It is the stuff that sambar and rasam are made of. In the Hindi belt it is cherished as peeli dal, eaten with or without tadka or seasoning. Pigeon pea or tur has a special niche in the Indian palate, but we do not produce enough of it. The annual production based on the average of five years, including one when the crop failed and prices spiked to a record high, was 3.76 million tonnes. On average the country imports about half a million tonnes a year.
Pigeon pea is a hardy plant. It needs little rain and is grown in areas that primarily depend on the sky for irrigation. Often it is planted between rows of cotton, jowar and groundnut. Farmers assign their worst land for it. They also don’t give it much care. The national yield per hectare for the crop, therefore, has stagnated at around 800 kg.
But, the crop’s yield can be improved through hybrid vigour. This is where a recent discovery made by Icrisat (International Crops Research Institute for the Semi-Arid Tropics), the Hyderabad-based international institute for research in crops like legumes and millets suited for the semi-arid tropics, might fit in. A team led by Rajeev Varshney has found that temperature plays a key role in regulating male sterility and male fertility in pigeon pea. Varshney is director of the institute’s Genetic Gains Research Project.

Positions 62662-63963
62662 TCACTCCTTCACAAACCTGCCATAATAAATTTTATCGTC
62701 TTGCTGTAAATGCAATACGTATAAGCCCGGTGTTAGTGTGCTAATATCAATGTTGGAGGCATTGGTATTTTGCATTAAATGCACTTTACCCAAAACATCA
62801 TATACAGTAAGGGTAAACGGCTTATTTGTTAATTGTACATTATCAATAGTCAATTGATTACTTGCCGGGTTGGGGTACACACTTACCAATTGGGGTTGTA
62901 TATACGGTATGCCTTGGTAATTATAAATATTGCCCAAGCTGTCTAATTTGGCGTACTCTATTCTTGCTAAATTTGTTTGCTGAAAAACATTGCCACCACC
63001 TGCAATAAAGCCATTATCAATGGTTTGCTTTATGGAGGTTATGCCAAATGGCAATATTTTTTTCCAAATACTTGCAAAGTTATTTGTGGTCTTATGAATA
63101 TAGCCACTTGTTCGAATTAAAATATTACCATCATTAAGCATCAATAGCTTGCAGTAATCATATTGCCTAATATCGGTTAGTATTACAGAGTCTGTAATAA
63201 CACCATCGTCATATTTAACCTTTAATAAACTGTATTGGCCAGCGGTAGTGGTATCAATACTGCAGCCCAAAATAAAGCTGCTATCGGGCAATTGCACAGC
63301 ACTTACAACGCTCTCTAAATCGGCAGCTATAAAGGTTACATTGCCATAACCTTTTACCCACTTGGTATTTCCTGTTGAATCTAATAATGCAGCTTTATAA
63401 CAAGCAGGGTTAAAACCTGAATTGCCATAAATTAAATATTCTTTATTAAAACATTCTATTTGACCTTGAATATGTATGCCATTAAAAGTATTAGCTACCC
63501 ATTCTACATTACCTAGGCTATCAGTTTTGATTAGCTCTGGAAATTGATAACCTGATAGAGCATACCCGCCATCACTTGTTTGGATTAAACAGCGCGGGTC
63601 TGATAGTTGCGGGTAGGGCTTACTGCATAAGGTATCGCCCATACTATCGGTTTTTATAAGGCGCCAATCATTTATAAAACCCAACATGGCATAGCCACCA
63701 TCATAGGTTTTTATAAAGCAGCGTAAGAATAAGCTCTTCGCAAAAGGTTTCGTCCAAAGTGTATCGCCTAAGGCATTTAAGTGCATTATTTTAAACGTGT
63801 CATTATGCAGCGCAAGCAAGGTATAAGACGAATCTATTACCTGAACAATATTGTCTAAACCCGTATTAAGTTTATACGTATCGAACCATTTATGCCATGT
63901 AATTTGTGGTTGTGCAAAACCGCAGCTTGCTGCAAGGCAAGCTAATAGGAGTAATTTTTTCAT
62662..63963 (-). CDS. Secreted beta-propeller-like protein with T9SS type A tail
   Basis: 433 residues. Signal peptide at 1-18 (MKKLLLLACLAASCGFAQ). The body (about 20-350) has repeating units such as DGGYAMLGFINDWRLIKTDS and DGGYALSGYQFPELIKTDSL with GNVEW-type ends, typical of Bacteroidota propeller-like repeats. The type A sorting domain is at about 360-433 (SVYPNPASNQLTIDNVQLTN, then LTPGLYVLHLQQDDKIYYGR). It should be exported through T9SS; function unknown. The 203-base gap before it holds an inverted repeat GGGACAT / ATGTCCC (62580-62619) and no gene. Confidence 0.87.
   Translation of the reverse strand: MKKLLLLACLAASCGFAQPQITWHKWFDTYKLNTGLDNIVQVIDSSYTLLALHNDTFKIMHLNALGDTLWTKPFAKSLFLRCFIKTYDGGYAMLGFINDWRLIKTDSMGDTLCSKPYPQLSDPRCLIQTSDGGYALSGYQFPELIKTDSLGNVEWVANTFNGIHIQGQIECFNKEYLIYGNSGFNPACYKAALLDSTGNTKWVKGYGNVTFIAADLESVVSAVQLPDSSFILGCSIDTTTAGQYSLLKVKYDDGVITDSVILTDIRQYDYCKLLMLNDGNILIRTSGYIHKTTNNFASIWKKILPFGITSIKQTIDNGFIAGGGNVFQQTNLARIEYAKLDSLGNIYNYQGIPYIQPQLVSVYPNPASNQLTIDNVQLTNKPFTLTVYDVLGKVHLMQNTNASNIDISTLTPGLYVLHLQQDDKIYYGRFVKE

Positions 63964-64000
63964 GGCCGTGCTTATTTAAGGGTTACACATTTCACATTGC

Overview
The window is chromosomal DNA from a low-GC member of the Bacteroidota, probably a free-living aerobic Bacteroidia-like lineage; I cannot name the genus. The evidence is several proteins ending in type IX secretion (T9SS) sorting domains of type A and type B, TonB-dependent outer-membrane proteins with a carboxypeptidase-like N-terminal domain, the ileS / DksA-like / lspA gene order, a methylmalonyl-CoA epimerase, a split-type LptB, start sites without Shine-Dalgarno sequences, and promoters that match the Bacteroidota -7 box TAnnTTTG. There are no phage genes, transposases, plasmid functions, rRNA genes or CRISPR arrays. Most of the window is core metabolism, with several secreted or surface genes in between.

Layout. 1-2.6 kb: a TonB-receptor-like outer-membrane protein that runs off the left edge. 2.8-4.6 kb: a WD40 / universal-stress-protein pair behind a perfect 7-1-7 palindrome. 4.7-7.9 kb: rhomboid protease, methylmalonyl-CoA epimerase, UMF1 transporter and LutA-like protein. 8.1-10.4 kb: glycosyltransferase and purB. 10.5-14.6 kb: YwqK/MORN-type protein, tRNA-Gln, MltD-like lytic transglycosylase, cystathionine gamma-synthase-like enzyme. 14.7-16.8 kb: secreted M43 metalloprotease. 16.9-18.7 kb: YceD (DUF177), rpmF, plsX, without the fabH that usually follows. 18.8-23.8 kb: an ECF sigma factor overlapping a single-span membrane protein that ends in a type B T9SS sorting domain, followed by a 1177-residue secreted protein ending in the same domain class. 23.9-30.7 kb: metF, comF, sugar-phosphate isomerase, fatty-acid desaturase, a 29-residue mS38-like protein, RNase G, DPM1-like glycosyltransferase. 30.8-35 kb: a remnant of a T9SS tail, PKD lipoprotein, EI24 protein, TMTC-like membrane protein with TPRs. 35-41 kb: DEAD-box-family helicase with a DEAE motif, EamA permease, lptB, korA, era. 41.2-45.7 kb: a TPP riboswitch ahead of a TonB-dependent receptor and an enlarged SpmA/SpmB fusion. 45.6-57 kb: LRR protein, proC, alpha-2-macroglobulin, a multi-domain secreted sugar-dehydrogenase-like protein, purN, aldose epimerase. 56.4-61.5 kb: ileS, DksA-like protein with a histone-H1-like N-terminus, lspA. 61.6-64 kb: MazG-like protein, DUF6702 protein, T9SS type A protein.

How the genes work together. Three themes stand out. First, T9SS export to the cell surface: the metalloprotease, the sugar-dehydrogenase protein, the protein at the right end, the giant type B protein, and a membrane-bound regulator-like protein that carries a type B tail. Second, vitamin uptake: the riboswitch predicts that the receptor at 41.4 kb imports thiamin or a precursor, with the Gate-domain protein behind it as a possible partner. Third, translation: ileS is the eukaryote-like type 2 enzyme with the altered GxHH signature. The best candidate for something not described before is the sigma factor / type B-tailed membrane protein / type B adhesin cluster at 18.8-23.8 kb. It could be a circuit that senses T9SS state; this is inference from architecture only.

The team found that at or below 24 degrees Celsius, during certain stages of pollen development, a male sterile pigeon pea plant, that is one without viable pollen to fertilize an egg, becomes male fertile. Above that temperature, it reverts to male sterility. Another finding is that a plant growth hormone regulates this condition and when the hormone is applied externally, male sterility can be reversed.
Male sterile plants are required to cross-fertilise or develop hybrids in self-pollinating plants. This is how hybrid vigour has been introduced in pearl millet or bajra, sorghum or jowar as well as maize and mustard. Pigeon pea is a hermaphrodite plant. The male and female reproductive organs are situated within a flower. But there is also a small window of out-crossing that happens when insect pollinators visit the flowers attracted by honey, pollen and scents, which are particularly strong in male fertile plants.
The quest for a male sterile line
Formal efforts at improving pigeon pea yield and resistance to pests and diseases began in India in 1931. Thirty-four years later, the Indian Council of Agricultural Research launched a crop improvement programme at many regional research centres. In 1974, Icrisat established a pigeon pea improvement programme based on conventional and hybrid breeding.
To create hybrids in pigeon pea we need a plant without viable pollen, so that its egg can be fertilized with the pollen of a plant with desirable traits. A plant without viable pollen is a male sterile line. Such lines happen in nature as a result of spontaneous mutation. In 1974, Icrisat breeder Subba Rao set out to find them. He individually examined 7,000 pigeon pea plants with various traits in Icrisat’s collection but could not find any. He found one in a field in Andhra Pradesh.